via http://the21stcenturyprincipal.blogspot.com/2014/08/time-to-dethrone-testing-from-its-godly.html

Image credit: Exams Start… Now, Ryan M.

Why meaningful math problems are defined out of online assessments

Dan Meyer said:

at this moment in history, computers are not a natural working medium for mathematics.

For instance: think of a fraction in your head.

Say it out loud. That’s simple.

Write it on paper. Still simple.

Now communicate that fraction so a computer can understand and grade it. Click open the tools palette. Click the fraction button. Click in the numerator. Press the “4″ key. Click in the denominator. Press the “9″ key.

That’s bad, but if you aren’t convinced the difference is important, try to communicate the square root of that fraction. If it were this hard to post a tweet or update your status, Twitter and Facebook would be empty office space on Folsom Street and Page Mill Road.

It gets worse when you ask students to do anything meaningful with fractions. Like: “Explain whether 4/3 or 3/4 is closer to 1, and how you know.”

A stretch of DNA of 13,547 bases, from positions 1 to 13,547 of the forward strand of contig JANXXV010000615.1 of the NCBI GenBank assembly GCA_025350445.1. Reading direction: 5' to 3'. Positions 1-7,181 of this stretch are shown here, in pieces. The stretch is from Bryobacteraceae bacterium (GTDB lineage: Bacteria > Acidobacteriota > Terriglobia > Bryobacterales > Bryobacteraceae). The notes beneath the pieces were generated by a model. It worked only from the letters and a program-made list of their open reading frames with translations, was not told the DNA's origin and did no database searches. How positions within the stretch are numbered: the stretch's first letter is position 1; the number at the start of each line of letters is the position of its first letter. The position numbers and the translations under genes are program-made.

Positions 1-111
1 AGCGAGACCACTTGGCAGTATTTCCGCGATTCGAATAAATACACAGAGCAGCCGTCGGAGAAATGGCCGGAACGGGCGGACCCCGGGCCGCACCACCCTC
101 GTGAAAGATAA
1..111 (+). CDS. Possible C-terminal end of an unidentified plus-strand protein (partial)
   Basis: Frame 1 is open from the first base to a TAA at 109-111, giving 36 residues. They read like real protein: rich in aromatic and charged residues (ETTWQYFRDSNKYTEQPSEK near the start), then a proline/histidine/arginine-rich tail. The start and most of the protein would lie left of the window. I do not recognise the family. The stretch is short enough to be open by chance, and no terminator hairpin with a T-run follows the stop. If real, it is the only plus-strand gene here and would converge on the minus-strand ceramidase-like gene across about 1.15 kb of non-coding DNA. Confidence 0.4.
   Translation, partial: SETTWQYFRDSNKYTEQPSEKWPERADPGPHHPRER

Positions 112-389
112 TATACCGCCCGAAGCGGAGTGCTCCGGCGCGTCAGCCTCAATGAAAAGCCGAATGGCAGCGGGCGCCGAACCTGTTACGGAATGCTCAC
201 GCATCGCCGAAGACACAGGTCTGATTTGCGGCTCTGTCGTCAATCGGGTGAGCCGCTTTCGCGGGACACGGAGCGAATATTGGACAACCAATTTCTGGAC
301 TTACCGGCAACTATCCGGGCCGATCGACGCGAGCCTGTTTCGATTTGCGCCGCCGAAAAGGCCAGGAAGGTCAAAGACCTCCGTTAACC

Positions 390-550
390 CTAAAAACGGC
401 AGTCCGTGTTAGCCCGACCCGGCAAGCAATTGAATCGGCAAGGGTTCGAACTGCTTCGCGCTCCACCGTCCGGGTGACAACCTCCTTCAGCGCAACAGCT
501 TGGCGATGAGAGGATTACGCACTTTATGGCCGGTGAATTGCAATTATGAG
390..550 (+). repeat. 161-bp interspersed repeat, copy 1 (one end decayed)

It’s simple enough to write down an explanation. It’s also simple to speak that explanation out loud so that somebody can assess its meaning. In 2012, it is impossible for a computer to assess that argument at anywhere near the same level of meaning. Those meaningful problems are then defined out of “mathematics.”

via http://blog.mrmeyer.com/2012/what-silicon-valley-gets-wrong-about-math-education-again-and-again

Responsible educational journalism

Leslie and David Rutkowski say:

simply reporting results, in daring headline fashion, without caution, without caveat, is a dangerous practice. Although cautious reporting isn’t nearly as sensational as crying “Sputnik!” every time the next cycle of PISA results are reported, it is the responsible thing to do.